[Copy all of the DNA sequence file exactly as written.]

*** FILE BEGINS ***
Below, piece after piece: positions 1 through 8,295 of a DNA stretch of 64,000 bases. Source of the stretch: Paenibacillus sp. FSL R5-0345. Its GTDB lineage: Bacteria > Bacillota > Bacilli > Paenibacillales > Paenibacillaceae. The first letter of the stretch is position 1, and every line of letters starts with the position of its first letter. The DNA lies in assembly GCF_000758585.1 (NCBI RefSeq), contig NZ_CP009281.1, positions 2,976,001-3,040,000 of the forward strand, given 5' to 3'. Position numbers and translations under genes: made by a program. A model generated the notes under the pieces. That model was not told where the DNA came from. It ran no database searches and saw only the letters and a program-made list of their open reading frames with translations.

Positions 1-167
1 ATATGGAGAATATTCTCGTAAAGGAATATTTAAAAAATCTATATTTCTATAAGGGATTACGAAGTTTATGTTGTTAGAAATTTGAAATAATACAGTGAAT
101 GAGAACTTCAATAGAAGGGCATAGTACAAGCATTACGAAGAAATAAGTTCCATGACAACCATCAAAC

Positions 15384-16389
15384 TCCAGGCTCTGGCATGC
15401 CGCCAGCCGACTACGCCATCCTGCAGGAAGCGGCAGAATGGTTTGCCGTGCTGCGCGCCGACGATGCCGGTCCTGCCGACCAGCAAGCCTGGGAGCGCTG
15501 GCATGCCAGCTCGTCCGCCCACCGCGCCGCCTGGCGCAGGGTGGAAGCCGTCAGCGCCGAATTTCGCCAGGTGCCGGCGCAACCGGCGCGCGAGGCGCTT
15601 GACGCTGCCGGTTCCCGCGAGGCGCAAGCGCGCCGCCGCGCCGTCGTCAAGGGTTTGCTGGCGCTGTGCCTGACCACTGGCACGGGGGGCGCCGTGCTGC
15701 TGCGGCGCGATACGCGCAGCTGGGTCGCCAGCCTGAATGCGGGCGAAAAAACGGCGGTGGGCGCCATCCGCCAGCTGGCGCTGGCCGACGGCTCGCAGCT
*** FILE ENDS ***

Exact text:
Below, piece after piece: positions 1 through 8,295 of a DNA stretch of 64,000 bases. Source of the stretch: Paenibacillus sp. FSL R5-0345. Its GTDB lineage: Bacteria > Bacillota > Bacilli > Paenibacillales > Paenibacillaceae. The first letter of the stretch is position 1, and every line of letters starts with the position of its first letter. The DNA lies in assembly GCF_000758585.1 (NCBI RefSeq), contig NZ_CP009281.1, positions 2,976,001-3,040,000 of the forward strand, given 5' to 3'. Position numbers and translations under genes: made by a program. A model generated the notes under the pieces. That model was not told where the DNA came from. It ran no database searches and saw only the letters and a program-made list of their open reading frames with translations.

Positions 1-167
1 ATATGGAGAATATTCTCGTAAAGGAATATTTAAAAAATCTATATTTCTATAAGGGATTACGAAGTTTATGTTGTTAGAAATTTGAAATAATACAGTGAAT
101 GAGAACTTCAATAGAAGGGCATAGTACAAGCATTACGAAGAAATAAGTTCCATGACAACCATCAAAC

Positions 15384-16389
15384 TCCAGGCTCTGGCATGC
15401 CGCCAGCCGACTACGCCATCCTGCAGGAAGCGGCAGAATGGTTTGCCGTGCTGCGCGCCGACGATGCCGGTCCTGCCGACCAGCAAGCCTGGGAGCGCTG
15501 GCATGCCAGCTCGTCCGCCCACCGCGCCGCCTGGCGCAGGGTGGAAGCCGTCAGCGCCGAATTTCGCCAGGTGCCGGCGCAACCGGCGCGCGAGGCGCTT
15601 GACGCTGCCGGTTCCCGCGAGGCGCAAGCGCGCCGCCGCGCCGTCGTCAAGGGTTTGCTGGCGCTGTGCCTGACCACTGGCACGGGGGGCGCCGTGCTGC
15701 TGCGGCGCGATACGCGCAGCTGGGTCGCCAGCCTGAATGCGGGCGAAAAAACGGCGGTGGGCGCCATCCGCCAGCTGGCGCTGGCCGACGGCTCGCAGCT